Americans in France For Members

Americans in France: Voting in the US primaries and taking home leftovers

Genevieve Mansfield
Genevieve Mansfield - [email protected]
Americans in France: Voting in the US primaries and taking home leftovers
A worker with the Detroit Department of Elections helps process absentee ballots in 2020 (Photo by Elaine Cromie / GETTY IMAGES NORTH AMERICA / Getty Images via AFP)

From voting in the US primaries to taking home leftovers at French restaurants and how France's immigration bill could affect Americans in France, here's our latest newsletter for Americans who either live in France, visit frequently or plan to move here some day.


Welcome to The Local's "Americans in France" monthly newsletter for members, featuring all the news and practical information you need as an American resident, visitor or second-home owner in France. You can sign up to receive it directly to your inbox before we publish it online via the link below.

Hello Americans in France,

Happy (belated) New Year! There is a lot to look forward to in 2024 in France - from the 80th anniversary of the D-Day landings to the Paris summer Olympics.

2024 is also an election year in the United States, and the primaries have already begun. Even though you may be living abroad, you can still make your voice heard in the election. Here's everything you need to know about voting in the primaries.

There have been some big announcements in France since our last newsletter - the country has a new prime minister and cabinet of ministers. Parliament also passed the controversial immigration bill, which contains some important possible changes for foreigners living in France.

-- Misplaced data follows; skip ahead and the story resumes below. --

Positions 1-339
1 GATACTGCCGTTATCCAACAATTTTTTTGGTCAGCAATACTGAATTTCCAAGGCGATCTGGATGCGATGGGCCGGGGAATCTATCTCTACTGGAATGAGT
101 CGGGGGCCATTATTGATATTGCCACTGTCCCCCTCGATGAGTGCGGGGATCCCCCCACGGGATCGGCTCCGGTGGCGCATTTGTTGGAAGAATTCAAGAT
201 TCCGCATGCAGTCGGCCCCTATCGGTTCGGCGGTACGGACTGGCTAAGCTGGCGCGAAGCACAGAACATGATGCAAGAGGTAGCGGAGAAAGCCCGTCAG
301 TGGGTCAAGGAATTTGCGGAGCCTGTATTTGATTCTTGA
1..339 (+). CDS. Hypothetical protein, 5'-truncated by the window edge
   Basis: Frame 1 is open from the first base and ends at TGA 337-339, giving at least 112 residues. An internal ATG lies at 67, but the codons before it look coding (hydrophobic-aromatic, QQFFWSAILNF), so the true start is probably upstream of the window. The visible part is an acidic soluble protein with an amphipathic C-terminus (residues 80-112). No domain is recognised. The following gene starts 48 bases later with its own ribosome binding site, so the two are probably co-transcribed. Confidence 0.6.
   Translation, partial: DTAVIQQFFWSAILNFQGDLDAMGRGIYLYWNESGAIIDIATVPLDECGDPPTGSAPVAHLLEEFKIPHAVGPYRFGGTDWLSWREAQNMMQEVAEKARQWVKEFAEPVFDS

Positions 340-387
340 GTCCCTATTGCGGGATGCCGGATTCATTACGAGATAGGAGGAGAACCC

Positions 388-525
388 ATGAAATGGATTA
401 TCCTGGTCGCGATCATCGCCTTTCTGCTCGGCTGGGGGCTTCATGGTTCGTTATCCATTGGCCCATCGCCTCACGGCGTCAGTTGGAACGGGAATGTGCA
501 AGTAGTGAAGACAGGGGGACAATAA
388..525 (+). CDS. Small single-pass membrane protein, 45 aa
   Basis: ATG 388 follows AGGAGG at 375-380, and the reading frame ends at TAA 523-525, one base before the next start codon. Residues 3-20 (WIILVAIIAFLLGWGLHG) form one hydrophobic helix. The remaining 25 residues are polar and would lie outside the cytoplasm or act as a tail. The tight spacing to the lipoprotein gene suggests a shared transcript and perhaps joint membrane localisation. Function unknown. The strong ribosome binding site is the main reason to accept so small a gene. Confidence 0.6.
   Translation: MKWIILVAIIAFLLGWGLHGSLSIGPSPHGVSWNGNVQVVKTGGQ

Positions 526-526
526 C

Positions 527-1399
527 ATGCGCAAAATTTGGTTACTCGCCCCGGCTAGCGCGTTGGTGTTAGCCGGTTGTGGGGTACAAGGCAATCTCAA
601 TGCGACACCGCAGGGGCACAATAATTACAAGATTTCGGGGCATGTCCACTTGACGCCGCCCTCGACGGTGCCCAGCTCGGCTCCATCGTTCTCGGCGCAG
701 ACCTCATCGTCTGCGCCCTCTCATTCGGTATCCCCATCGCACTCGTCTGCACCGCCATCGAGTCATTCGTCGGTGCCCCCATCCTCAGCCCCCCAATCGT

I stress the word 'possible' because we are still awaiting confirmation of the bill's constitutionality by France's conseil constitutionnel (constitutional council). It is likely that several elements will be struck down, and we will know for sure which parts remain next Thursday (January 25). Keep an eye on our homepage for updates.

As things stand, there are a few ways the immigration bill could affect Americans in France, for instance, access to state aid, such as top up benefits for over-60s, could be restricted. Language tests may also be required for certain types of long-term residency cards - we've put together a guide on what the law says and how this could work.

I am sad to report that one amendment, which would ease conditions for second-home owners to spend more than 90 out of every 180 days in France, is specific to Brits. 

This is due to the fact that the proposal was put forward to address complaints from British second-home owners since Brexit - before the UK left the EU those who had property in France could benefit from unlimited stays, but this has changed since Brits are no longer EU citizens. The change as outlined would essentially return British second-home owners to pre-Brexit rules.

While it is disappointing American second-home owners would not be able to benefit from the amendment, it's also worth noting that it may end up scrapped by the constitutional council anyways.

Speaking of things that could be scrapped - we've been thinking about leftovers this week at The Local.

Our sister site, The Local Italy, has been diving into the hostility restaurant-goers are met with when trying to take their remaining pasta home. We've also tried to uncover how French people feel about doggy bags, as well as the not-so-nice stereotype they have about people who take home their restes.


And finally, don't forget to fill out our ongoing survey to let us know your priorities as an American in France, as well as which topics you want to see covered by The Local.

Here's some advice from a fellow American, Candace Clark, on moving to France: "There is definitely a period of adjustment. Give yourself time and you will be glad you did."

As always, feel free to get in touch or leave a comment. You can reach me at [email protected]


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